Open this folder and view contentsAbstracts on soil fertility
Open this folder and view contentsAbstracts on erosion and desertification control
Open this folder and view contentsAbstracts on potential crops for marginal lands

1. Designing integrated pest management for sustainable and productive futures.

Gatekeeper Series No. 29; Int. Inst. for Environment and Development (IIED), London, 1991, 21 pp.

The introduction of commercial pesticides revolutionised pest control.

These modern presticides have helped to control and reduce crop and livestock losses to a remarkable degree.

The use of these pesticides has created some of today's major environmental and health problems: reduction in the abundance and diversity of wildlife, human health hazards associated with acute or chronic exposure to dangerous products in the workplace, and contaminated air, food and water.

The self-defeating nature of the chemical control strategy that dominates today's crop and livestock protection efforts has also become more apparent in recent years. Repeated applications of synthetic pesticides have selected pesticide resistant pests worldwide, and there are now at least 450 species of insects and mites, 100 species of plant pathogens, 48 species of weeds resistant to one or more products. The deaths of natural enemies has allowed previously harmless organisms to reach pest status.

For these reasons, crop protection specialists are increasingly being asked to develop pest control methods that are more compatible with the goals of a sustainable, productive, stable and equitable agriculture. To meet these aims, research must seek to integrate a range of complementary pest control methods in a mutually enhancing fashion, namely as Integrated Pest Management (IPM). IPM focuses on five control areas:


- cultural pest control: the manipulation of sowing and harvest dates to minimise damage, intercropping, vegetation management and crop rotations;

- host plant resistance: the breeding of crop varieties that are less susceptible to pests (insects, diseases, nematodes, parasitic weeds;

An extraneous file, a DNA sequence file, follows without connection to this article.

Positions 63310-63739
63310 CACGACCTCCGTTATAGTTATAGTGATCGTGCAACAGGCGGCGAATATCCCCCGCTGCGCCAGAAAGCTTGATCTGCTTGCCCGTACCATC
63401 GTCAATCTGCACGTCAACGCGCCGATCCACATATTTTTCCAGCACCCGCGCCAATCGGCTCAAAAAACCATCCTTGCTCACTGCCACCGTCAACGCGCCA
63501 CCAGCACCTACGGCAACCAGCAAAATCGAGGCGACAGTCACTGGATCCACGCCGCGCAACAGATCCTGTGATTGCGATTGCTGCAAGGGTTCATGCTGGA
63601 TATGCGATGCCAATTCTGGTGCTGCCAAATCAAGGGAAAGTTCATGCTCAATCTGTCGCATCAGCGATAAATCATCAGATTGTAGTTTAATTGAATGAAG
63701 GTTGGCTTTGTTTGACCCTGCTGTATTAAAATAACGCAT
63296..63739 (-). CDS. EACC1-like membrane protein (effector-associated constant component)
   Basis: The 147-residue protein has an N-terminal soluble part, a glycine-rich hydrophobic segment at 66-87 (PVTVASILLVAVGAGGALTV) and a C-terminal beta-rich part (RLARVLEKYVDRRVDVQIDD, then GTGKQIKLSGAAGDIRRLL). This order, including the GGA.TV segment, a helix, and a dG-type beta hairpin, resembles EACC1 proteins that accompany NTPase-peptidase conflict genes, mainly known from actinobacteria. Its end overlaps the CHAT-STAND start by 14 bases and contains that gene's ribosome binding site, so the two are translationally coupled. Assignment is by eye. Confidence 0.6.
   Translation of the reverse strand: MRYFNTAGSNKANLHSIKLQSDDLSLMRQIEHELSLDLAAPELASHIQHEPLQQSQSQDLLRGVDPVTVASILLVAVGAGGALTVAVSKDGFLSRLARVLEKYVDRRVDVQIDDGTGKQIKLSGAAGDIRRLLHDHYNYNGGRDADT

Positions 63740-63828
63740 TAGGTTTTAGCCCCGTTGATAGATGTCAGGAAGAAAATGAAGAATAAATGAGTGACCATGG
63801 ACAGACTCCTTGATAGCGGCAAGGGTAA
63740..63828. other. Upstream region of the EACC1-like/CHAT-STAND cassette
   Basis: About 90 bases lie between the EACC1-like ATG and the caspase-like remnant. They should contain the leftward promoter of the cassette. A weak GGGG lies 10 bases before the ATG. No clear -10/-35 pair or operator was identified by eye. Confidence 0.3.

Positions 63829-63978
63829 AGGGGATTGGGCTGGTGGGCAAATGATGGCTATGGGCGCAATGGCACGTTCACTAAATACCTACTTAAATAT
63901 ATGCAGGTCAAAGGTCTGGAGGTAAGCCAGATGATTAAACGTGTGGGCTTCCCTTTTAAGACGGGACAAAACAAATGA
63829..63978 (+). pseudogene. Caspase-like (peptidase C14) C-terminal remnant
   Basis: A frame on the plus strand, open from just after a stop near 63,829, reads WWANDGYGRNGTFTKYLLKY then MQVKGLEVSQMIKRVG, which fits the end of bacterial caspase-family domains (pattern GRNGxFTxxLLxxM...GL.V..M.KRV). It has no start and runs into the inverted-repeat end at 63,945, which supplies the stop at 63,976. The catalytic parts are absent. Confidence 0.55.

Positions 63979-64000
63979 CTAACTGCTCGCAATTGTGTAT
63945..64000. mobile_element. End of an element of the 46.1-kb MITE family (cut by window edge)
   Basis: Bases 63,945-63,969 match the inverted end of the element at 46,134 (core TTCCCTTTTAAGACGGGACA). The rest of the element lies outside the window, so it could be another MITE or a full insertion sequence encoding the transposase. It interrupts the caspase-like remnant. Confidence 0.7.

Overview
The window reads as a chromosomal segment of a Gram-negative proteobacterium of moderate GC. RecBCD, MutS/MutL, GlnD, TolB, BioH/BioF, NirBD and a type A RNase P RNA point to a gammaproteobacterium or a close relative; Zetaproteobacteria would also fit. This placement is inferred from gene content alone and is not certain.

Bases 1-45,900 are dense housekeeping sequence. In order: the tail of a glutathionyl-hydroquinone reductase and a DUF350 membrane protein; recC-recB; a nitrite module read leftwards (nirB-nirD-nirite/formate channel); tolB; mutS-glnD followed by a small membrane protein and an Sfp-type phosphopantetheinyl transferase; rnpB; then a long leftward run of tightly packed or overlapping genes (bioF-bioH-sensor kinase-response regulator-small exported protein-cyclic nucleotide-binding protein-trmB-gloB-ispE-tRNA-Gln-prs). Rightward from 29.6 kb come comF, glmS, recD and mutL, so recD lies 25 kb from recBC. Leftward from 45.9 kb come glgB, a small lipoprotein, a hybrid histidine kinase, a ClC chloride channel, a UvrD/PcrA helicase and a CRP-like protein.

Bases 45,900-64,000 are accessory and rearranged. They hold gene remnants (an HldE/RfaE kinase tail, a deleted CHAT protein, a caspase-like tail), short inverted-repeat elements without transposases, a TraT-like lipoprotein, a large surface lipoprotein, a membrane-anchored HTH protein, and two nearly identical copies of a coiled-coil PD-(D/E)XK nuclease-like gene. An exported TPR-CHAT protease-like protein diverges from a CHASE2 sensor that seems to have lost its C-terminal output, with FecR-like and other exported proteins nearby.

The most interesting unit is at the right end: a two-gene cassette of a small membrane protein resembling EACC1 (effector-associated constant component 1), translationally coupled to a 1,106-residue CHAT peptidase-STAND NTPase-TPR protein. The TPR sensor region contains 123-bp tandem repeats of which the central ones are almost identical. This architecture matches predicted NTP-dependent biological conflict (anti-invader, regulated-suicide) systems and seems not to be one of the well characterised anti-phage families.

- biological control: the conservation of natural enemies, manipulation of natural enemy populations, and the introduction of exotic organisms;

- the wise and judicious use of pesticides: chemical, microbial, botanical pesticides used along with information on economic thresholds;

- legal control: the enforcement of measures and policies that range from quarantine to land and water management practices. This approach to pest management must involve area-wide operations that include many rural households and are enacted for the common good of both farmers and society at large.

Amongst users and promoters of IPM, such as researchers, donors, policy makers, pesticide companies, and extension staff, there are significant differences in emphasis and approaches.

Some of the more fundamental differences are briefly discussed in this paper to identify IPM approaches that reflect and reinforce the goals of sustainable and equitable production systems:


- IPM systemic adjustment or structural change,
- The relative importance given to self-sustaining control methods,
- The stocks of knowledge used by IPM practitioners,
- Research for IPM,
- Changes within IPM science and extension,
- Institutional and policy reforms.

Concluding, there will be a need to focus on structural changes in agroecosystems, give greater importance to self-sustaining control methods, and draw on the local stocks of knowledge useful for pest management.

Future self-sustaining designs that minimize the need for pest control interventions will require more understanding of complex ecological systems. The move towards system design to minimize pest outbreaks calls for knowledge and decision making as IPM becomes more broadly coordinated with land and water management, conservation of biodiversity, public health protection and soci-economic development.

1195 92 - 10/122

Plant protection

Review, USA, biotechnology, sustainable agriculture, herbicide tolerant crops, human health, environment, economics, sociology

GOLDBURG, R. et al.